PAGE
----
Constituent Moments Enacting the People in Postrevolutionary America

ISBN-10: 0822346753
ISBN-13: 9780822346753
Edition: 2010
Authors: Jason A. Frank
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Description: Since the American Revolution, there has been broad cultural consensus that "the people" are the only legitimate ground of public authority in the United States. For just as long, there has been disagreement over who the people are and how they  More...

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Book details

List price: $27.95
Copyright year: 2010
Publisher: Duke University Press
Publication date: 1/4/2010
Binding: Paperback
Pages: 360
Size: 6.50" wide x 9.50" long x 0.75" tall
Weight: 1.144
Language: English

Since the American Revolution, there has been broad cultural consensus that "the people" are the only legitimate ground of public authority in the United States. For just as long, there has been disagreement over who the people are and how they should be represented or institutionally embodied. InConstituent Moments, Jason Frank explores this dilemma of authorization, the grounding of democratic legitimacy in an elusive notion of the people. Frank argues that the people are not a coherent or sanctioned collective. Instead, the people exist as an effect of successful claims to speak on their behalf; the power to speak in their name can be vindicated only retrospectively. The people, and democratic politics more broadly, emerge from the dynamic tension between popular politics and representation. They spring from what Frank calls "constituent moments," moments when claims to speak in the people's name are politically felicitous, even though those making such claims break from established rules and procedures for representing popular voice. Elaborating his theory of constituent moments, Frank focuses on specific historical instances when under-authorized individuals or associations seized the mantle of authority, and, by doing so, changed the inherited rules of authorization and produced new spaces and conditions for political representation. He looks at crowd actions such as parades, riots, and protests; the Democratic-Republican Societies of the 1790s; and the writings of Walt Whitman and Frederick Douglass. Frank demonstrates that the revolutionary establishment of the people is not a solitary event, but rather a series of micropolitical enactments, small dramas of self-authorization that take place in the informal contexts of crowd actions, political oratory, and literature as well as in the more formal settings of constitutional conventions and political associations.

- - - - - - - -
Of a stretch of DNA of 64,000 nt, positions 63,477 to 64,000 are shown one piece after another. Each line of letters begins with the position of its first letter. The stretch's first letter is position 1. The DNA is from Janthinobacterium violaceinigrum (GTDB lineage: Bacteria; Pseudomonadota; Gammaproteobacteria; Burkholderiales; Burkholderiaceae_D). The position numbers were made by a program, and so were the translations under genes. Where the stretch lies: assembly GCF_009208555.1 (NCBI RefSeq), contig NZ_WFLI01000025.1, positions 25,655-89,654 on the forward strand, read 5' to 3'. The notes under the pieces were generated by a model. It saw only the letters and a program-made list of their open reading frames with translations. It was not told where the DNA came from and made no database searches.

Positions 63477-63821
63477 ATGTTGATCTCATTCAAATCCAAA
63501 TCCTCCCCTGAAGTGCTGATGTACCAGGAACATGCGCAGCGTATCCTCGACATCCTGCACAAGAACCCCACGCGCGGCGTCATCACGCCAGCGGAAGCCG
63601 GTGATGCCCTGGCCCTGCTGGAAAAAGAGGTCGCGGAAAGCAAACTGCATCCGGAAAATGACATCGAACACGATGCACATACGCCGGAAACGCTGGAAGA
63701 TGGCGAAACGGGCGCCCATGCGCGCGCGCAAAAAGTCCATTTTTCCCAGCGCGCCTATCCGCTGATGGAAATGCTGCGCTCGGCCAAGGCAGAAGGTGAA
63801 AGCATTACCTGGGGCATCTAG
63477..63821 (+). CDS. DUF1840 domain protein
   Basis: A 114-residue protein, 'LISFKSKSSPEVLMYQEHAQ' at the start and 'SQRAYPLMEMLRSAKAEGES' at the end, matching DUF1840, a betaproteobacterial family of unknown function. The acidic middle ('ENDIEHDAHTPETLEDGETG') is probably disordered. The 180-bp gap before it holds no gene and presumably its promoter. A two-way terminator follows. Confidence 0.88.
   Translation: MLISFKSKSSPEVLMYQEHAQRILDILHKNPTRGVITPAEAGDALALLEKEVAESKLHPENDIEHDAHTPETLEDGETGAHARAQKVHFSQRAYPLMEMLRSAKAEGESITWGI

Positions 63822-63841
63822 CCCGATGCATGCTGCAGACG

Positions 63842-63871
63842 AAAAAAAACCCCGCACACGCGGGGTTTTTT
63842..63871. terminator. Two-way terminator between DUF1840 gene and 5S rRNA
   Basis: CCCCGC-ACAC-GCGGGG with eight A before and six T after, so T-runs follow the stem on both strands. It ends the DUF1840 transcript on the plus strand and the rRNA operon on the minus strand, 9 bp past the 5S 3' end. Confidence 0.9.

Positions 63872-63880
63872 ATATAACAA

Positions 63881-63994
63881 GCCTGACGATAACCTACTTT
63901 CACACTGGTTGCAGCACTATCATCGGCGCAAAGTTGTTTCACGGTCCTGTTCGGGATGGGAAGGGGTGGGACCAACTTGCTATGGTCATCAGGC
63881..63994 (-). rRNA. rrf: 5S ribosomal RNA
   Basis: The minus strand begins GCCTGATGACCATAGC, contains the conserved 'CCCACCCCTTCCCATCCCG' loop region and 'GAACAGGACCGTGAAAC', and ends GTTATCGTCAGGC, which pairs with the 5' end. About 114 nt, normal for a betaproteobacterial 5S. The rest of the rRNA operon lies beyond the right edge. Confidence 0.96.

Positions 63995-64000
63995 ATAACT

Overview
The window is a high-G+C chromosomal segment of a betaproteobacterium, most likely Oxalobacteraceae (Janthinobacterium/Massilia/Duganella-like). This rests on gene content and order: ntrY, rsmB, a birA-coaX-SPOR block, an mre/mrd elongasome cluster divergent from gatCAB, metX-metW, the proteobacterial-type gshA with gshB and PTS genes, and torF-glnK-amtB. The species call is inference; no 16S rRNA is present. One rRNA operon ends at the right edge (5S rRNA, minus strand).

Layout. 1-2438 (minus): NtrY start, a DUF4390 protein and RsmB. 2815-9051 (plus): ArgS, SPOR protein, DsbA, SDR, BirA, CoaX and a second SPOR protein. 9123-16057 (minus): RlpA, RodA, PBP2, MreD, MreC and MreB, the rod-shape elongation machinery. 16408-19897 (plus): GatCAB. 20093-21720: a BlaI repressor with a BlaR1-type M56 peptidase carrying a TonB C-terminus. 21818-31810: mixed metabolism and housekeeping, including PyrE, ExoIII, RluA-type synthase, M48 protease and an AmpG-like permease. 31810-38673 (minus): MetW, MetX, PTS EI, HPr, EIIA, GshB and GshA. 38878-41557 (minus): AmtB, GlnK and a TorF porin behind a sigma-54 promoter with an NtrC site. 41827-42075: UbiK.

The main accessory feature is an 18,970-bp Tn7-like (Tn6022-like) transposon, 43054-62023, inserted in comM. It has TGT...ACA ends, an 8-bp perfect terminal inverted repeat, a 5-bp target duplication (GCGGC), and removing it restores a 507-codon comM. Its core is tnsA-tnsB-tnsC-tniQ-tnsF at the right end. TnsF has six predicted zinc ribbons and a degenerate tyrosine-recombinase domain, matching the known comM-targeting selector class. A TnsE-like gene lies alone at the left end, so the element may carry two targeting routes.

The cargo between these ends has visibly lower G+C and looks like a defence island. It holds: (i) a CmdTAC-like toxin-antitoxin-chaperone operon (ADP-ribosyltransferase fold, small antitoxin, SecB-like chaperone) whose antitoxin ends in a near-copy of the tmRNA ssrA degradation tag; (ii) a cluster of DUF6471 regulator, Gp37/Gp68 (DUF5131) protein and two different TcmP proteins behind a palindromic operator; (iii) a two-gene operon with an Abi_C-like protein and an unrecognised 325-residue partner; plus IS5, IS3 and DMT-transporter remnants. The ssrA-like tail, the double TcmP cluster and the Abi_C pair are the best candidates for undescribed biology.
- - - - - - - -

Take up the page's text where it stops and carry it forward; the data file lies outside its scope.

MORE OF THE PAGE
Acknowledgments
Introduction: Constituent Moments
Revolution and Reiteration: Hannah Arendt's Critique of Constituent Power
Crowds and Communication: Representation and Voice in Postrevolutionary America
Sympathy and Separation: Benjamin Rush and the Contagious Public
Spaces of Insurgent Citizenship: Theorizing the Democratic-Republican Societies
Hearing Voices: Authority and Imagination in Wieland
"Aesthetic Democracy": Walt Whitman and the Poetry of the People
Staging Dissensus: Frederick Douglass and "We the People"
conclusion: Prospective Time
Notes
Bibliography
Index

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